Mechanized Proofs for PL: Past, Present, and Future

[This post originally appeared on the SIGPLAN blog, PL Perspectives]

Editor’s notes: This begins a series of posts that will be cross-posted from the SIGPLAN blog throughout the year. We hope such cross-posting will lead to an increased exchange of ideas between the two communities.

Last week, I had the pleasure of organizing the POPLmark 15 Year Retrospective Panel, which looked back on the POPLmark Challenge 15 years later. The POPLmark Challenge was a problem set and benchmark suite that rallied researchers to understand and push the limits of the technologies that made it possible to write mechanized (machine-checked) proofs about programming languages. The hope was to make it feasible for the programming languages (PL) community to shelve tedious and error-prone handwritten proofs about programming languages in favor of those mechanized proofs.

I was not involved in the original challenge, but I grew interested in it while writing a survey paper about mechanized proofs. The challenge had garnered hundreds of citations—so clearly it was influential—but after talking to those involved, I still couldn’t answer what I’d thought was a simple question:

Was the POPLmark Challenge successful?

Today I’d say yes: The POPLmark Challenge helped stir lasting excitement about mechanized proofs within the PL community. Beyond that, it intentionally brought the PL community together with those developing technologies for writing mechanized proofs.

Despite the advances and successes, there is a lot more to do. We still don’t really understand the limits of these technologies, and we still have much to learn about how to use them best. And we have focused somewhat excessively on certain challenges and technologies, sometimes to the exclusion of others.

In this post, I reflect on the state of affairs of mechanized proof in PL, organized around the topics and discussions that arose in the panel.

Looking Back to Look Forward

To benefit from the POPLmark challenge, we need to take a step back and look at exactly what happened. Then we need to take what we learn from that and apply it to address the problems that matter today. The purpose of the panel was to amplify this process.

The panel featured a mix of POPLmark authors and participants, as well as experts in the problems in mechanized proofs about programming languages that resonate today. About 90 people showed up to watch and ask questions. Check it out here:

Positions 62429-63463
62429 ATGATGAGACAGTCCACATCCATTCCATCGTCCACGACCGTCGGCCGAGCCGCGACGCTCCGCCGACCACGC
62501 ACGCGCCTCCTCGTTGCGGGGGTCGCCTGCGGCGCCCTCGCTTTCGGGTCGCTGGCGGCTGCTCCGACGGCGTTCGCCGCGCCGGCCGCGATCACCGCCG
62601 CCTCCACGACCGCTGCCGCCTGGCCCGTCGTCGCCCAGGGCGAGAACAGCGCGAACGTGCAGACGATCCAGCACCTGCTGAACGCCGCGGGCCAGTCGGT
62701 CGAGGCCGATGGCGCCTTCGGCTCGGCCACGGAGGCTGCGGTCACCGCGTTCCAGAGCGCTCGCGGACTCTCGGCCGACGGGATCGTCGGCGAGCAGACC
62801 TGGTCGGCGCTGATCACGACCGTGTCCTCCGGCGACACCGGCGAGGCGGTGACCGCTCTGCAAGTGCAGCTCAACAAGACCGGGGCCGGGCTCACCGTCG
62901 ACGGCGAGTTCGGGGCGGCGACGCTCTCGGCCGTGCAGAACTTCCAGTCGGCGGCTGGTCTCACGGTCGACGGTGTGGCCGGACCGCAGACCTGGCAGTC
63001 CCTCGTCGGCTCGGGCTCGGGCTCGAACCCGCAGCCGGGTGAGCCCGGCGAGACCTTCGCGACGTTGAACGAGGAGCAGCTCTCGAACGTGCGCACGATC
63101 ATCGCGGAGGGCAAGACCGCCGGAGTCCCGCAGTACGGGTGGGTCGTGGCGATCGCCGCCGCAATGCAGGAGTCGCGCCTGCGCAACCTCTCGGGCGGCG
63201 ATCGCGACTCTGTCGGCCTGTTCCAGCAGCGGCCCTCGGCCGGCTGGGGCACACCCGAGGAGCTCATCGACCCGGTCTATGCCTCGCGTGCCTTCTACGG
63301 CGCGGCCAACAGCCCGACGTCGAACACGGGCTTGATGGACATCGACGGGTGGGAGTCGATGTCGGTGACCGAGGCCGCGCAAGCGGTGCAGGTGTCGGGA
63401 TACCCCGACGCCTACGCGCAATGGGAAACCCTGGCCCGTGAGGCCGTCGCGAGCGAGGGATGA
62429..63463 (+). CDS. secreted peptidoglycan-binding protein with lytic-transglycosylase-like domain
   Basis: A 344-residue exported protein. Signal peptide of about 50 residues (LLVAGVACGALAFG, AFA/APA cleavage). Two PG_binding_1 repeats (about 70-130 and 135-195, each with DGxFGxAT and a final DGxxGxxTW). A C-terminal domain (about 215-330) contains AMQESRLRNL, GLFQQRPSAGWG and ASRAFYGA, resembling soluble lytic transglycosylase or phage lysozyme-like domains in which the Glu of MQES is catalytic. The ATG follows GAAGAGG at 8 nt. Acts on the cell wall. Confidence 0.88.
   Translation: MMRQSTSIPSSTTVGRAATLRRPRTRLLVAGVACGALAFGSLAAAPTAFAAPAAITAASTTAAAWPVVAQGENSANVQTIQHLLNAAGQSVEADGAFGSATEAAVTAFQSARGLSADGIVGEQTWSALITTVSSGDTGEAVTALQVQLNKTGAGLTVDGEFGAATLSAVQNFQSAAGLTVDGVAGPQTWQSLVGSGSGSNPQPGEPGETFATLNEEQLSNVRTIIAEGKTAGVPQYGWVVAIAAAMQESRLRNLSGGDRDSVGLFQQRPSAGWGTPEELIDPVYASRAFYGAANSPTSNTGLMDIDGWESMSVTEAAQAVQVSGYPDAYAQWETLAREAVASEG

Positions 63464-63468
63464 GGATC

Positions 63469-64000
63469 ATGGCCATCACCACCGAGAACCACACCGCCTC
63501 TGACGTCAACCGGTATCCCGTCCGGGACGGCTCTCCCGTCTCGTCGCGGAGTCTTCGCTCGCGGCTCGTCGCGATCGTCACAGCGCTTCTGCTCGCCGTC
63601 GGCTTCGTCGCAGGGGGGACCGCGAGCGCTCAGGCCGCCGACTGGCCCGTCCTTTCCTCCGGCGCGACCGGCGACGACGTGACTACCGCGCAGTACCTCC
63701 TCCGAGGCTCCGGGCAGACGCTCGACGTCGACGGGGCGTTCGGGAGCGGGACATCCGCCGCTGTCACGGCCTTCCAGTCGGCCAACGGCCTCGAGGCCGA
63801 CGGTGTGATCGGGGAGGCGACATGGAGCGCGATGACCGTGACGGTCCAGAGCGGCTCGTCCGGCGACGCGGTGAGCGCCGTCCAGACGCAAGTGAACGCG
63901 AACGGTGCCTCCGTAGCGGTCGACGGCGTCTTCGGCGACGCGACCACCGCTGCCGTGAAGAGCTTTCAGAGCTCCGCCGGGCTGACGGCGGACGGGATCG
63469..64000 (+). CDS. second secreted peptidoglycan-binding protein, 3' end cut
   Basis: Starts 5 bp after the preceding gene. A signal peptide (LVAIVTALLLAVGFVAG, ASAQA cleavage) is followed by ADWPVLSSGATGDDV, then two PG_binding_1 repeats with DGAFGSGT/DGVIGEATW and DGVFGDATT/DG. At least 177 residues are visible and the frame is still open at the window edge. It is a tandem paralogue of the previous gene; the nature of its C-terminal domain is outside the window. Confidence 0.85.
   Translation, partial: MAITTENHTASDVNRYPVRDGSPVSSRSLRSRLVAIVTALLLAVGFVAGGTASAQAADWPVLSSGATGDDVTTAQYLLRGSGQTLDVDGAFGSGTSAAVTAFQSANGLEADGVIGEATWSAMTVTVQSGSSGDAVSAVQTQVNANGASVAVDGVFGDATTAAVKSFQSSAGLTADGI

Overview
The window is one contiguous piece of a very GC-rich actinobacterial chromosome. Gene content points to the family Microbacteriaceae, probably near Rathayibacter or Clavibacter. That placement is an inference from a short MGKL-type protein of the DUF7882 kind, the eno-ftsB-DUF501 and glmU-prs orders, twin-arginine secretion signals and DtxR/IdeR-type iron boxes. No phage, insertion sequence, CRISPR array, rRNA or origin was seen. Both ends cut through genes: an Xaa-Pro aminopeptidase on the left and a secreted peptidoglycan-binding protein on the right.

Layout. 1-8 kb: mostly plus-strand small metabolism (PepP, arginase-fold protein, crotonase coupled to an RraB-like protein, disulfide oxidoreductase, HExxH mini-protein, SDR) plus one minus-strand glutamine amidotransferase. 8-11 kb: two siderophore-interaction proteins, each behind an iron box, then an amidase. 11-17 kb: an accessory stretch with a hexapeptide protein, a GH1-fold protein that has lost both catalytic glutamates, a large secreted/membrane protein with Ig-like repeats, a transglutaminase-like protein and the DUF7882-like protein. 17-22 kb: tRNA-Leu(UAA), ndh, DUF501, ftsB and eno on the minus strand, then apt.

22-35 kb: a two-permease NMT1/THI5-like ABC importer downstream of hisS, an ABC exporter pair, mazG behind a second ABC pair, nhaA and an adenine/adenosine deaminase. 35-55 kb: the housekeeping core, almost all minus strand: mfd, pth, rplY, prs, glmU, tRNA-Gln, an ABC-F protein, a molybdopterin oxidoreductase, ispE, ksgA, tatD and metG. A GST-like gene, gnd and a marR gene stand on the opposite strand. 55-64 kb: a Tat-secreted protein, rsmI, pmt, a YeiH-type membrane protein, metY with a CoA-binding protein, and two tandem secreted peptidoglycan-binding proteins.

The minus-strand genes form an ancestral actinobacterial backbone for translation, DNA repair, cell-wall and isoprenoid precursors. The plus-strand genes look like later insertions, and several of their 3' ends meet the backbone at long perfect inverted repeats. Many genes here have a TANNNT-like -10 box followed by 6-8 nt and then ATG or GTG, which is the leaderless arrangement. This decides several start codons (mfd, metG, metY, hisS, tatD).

Moving forward, here is just a sample of what we can learn (with links to the relevant spots in the panel video).

POPLmark sparked excitement about mechanized proofs and helped bring two communities together.

In his opening talk, Benjamin Pierce sketched out the world in 2004: Two islands, one with PL and systems people, and one with formal verification people. There were many people standing on each island, but only a few people swimming between them:

This came as a surprise to many of us junior researchers in the audience, since we had only ever known a world with boats and bridges between those islands:

The numbers we have for POPL tell some of this story: The proportion of papers accepted to POPL that we found with partial or complete mechanizations was 16 out of 66 (24%) in 2018, 19 out of 76 (25%) in 2019, and 17 / 68 (25%) in 2020. These proportions are up a bit from 7 out of 36 (19%) in 2009, and 10 out of 51 (20%) in 2014. Conferences for mechanized proofs like CPP (colocated with POPL) have also grown, and it’s not unusual to see mechanized proofs in systems and security conferences, too. Almost everyone who attended the panel had used a proof assistant (a tool for writing and checking mechanized proofs) at some point.

Sparking excitement about mechanized proofs and bringing these two communities closer were some of the stated goals of POPLmark, and they have largely come to fruition. Of course, it’s hard to know how much of this was thanks to POPLmark: some of those people already swimming between the two communities undoubtedly helped! For example, well before POPLmark in 1987, Bob Harper, Furio Honsell, and Gordon Plotkin introduced LF, a framework for defining logical systems. LF played a central role in the history of mechanized proofs for PL. The LF implementation Twelf by Frank Pfenning and Carsten Schürmann made it possible to express the kinds of PL proofs that were common at the time. Using Twelf, Michael Ashley-Rollman, Karl Crary, and Bob Harper submitted the first solution to the POPLmark challenge. Karl Crary and Bob Harper later used Twelf to write a full mechanized proof of the type safety of the language Standard ML.

Beyond LF, large proof engineering efforts like panelist Xavier Leroy’s work on CompCert helped convince the community that mechanized proofs at scale were possible. Many more of these large proof developments followed, including panelist Scott Owens’ and others’ work on CakeML.

But anecdotes from the panelists do suggest that POPLmark played a role. For example, even though CompCert was underway before POPLmark, Xavier Leroy found POPLmark  inspiring. Benjamin Pierce noted that the interest around and results of POPLmark were central motivations for writing Software Foundations, his widely used series of books on programming languages with mechanized proofs in Coq.

It’s not unusual for benchmarks to have this effect. So, if there are other communities we’d like to bring together (mechanized proofs and testing, perhaps), or technologies we’d like to see more excitement about, a challenge and benchmark suite may be a good way to accomplish this. Important things to consider are choosing a problem of the appropriate size and difficulty, and carefully considering the timing of the challenge and benchmark suite.